The 91% alcohol wipe is working okay. Helps with the smell too.

    But, would adding anything to the alcohol loosen the paper faster?

    I know it is paper because I can see it after a play, the needle is depositing it on the surface for me. Takes a few iterations though. The imprinted inner sleeves using coated paper are the worst of the lot but only a few of them.

    I'd be willing to introduce some sort of detergent and rinse that off later with my Deep Groove basin cleaner.

    So far wiping and playing actually seems to work best for me, the soaking in the Deep Groove basin cleaner doesn't seem to help a ton, still requires multiple iterations.
     
  6. lazydawg58

    lazydawg58 Know enough to know how much I don't know

    Location:
    Lillington NC
    Great! I'll remember that next time I make up a batch.
     
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  7. lazydawg58

    lazydawg58 Know enough to know how much I don't know

    Location:
    Lillington NC
    Questions for you Neil. I'm committed to the Triton as my basin cleaning mix at least until I finish that gallon which isn't even half used up. But y9u mention the Liquinox as a pre-cleaner. I've added a step since I made the video I posted earlier. I spray cleaner and scrub with a painter pad before starting the basin cleaning now, at least with used records.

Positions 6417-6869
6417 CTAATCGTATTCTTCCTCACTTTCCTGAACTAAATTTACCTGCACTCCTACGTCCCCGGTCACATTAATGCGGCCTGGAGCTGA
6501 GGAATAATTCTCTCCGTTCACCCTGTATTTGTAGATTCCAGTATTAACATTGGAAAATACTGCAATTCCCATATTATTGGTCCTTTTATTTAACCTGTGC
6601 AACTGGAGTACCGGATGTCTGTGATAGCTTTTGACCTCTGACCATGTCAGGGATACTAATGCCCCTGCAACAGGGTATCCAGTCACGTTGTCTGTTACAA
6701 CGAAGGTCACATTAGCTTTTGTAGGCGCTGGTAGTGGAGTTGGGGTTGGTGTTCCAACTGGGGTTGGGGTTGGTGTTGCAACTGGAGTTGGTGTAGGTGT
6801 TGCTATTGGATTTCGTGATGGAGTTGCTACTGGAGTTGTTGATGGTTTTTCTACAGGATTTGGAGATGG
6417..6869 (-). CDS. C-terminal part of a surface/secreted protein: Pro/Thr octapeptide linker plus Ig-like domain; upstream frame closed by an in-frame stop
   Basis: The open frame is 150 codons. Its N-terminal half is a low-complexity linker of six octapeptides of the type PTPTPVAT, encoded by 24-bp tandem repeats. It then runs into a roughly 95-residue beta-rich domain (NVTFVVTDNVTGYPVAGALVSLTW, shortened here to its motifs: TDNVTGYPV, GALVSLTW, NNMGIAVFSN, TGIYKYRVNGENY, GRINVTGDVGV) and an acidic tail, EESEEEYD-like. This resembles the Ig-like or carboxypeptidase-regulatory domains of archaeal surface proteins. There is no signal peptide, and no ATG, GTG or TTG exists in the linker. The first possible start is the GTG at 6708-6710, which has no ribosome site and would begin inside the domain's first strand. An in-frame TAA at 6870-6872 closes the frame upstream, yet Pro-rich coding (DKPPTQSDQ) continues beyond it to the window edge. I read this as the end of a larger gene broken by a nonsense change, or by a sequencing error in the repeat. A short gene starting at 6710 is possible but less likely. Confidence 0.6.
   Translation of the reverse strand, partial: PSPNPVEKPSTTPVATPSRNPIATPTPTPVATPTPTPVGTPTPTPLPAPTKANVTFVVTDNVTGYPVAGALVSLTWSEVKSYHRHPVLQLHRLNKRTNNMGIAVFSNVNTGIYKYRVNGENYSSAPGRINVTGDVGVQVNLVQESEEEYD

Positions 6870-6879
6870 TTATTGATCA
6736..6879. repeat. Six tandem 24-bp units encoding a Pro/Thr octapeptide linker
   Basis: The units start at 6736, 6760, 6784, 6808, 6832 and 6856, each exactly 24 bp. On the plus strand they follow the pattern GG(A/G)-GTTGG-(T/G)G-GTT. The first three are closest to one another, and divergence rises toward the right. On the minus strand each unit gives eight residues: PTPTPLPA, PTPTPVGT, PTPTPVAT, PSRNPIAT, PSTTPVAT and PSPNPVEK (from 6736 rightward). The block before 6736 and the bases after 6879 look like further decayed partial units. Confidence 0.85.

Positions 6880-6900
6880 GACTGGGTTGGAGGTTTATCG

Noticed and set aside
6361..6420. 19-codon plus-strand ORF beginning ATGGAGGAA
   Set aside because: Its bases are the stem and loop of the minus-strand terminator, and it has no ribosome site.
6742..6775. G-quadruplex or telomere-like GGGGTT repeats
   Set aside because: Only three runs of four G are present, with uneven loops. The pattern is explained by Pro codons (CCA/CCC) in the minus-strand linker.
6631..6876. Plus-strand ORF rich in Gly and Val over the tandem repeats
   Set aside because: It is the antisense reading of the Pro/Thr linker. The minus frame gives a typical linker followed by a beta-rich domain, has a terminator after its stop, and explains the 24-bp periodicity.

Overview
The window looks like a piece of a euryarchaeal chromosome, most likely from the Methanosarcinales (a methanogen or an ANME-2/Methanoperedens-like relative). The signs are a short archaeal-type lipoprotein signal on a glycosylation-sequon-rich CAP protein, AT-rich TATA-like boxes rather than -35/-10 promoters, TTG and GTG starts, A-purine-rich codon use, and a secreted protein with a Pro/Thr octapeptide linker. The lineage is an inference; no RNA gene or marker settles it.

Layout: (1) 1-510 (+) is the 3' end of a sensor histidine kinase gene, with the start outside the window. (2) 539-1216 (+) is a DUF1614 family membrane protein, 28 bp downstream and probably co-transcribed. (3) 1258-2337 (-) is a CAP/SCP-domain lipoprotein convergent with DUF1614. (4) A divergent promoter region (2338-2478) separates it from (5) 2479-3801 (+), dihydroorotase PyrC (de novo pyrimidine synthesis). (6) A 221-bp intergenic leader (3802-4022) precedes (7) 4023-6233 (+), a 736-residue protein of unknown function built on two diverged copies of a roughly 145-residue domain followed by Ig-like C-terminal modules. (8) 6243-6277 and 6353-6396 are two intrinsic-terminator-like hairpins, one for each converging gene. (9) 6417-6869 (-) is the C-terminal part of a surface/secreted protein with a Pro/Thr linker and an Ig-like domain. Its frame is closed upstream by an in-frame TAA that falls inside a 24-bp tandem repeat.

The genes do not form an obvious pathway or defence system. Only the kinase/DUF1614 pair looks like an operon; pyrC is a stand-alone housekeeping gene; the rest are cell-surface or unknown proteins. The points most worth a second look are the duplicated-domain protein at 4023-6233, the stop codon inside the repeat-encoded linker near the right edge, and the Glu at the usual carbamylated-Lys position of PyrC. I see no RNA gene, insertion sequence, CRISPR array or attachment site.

1. Would I benefit from switching from my existing cleaning solution in the sprayer to the Liquinox? (just for the painter pad cleaning)
    2. If so would it hurt anything to go directly from this to the basin of my triton based cleaner for the next step? (not rinsing or vacuuming it off first)
    3. Would this Liquinox mix be just distilled water and Liquinox? How much Liquinox in a gallon mixture?

    Thanks, Elliott
     
  8. pacvr

    pacvr Forum Resident

    Location:
    Maryland
    Phil,

    You will need to soak the record with periodic agitation - not much different than removing a label from a container. There are enzymes specific to dissolving cellulous (the paper base) - Cellulase; but with enzymes there is the lock & key analogy where the enzyme key needs to fit the soil lock otherwise they do not work; so going down this route is pure hit or miss.